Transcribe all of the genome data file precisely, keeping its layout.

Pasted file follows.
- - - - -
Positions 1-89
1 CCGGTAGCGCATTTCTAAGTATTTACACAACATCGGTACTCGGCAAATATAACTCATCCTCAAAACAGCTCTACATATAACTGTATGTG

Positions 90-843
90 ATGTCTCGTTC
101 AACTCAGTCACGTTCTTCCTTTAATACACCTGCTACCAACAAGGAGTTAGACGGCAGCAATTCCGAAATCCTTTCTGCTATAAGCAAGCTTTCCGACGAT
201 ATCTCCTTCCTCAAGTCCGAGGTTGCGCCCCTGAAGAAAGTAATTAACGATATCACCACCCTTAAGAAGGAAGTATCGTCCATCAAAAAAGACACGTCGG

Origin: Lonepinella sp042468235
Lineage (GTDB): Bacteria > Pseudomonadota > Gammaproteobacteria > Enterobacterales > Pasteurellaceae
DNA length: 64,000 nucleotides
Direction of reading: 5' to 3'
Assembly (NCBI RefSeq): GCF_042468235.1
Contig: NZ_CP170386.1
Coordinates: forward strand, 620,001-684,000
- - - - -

Positions 1-89
1 CCGGTAGCGCATTTCTAAGTATTTACACAACATCGGTACTCGGCAAATATAACTCATCCTCAAAACAGCTCTACATATAACTGTATGTG

Positions 90-843
90 ATGTCTCGTTC
101 AACTCAGTCACGTTCTTCCTTTAATACACCTGCTACCAACAAGGAGTTAGACGGCAGCAATTCCGAAATCCTTTCTGCTATAAGCAAGCTTTCCGACGAT
201 ATCTCCTTCCTCAAGTCCGAGGTTGCGCCCCTGAAGAAAGTAATTAACGATATCACCACCCTTAAGAAGGAAGTATCGTCCATCAAAAAAGACACGTCGG

Origin: Lonepinella sp042468235
Lineage (GTDB): Bacteria > Pseudomonadota > Gammaproteobacteria > Enterobacterales > Pasteurellaceae
DNA length: 64,000 nucleotides
Direction of reading: 5' to 3'
Assembly (NCBI RefSeq): GCF_042468235.1
Contig: NZ_CP170386.1
Coordinates: forward strand, 620,001-684,000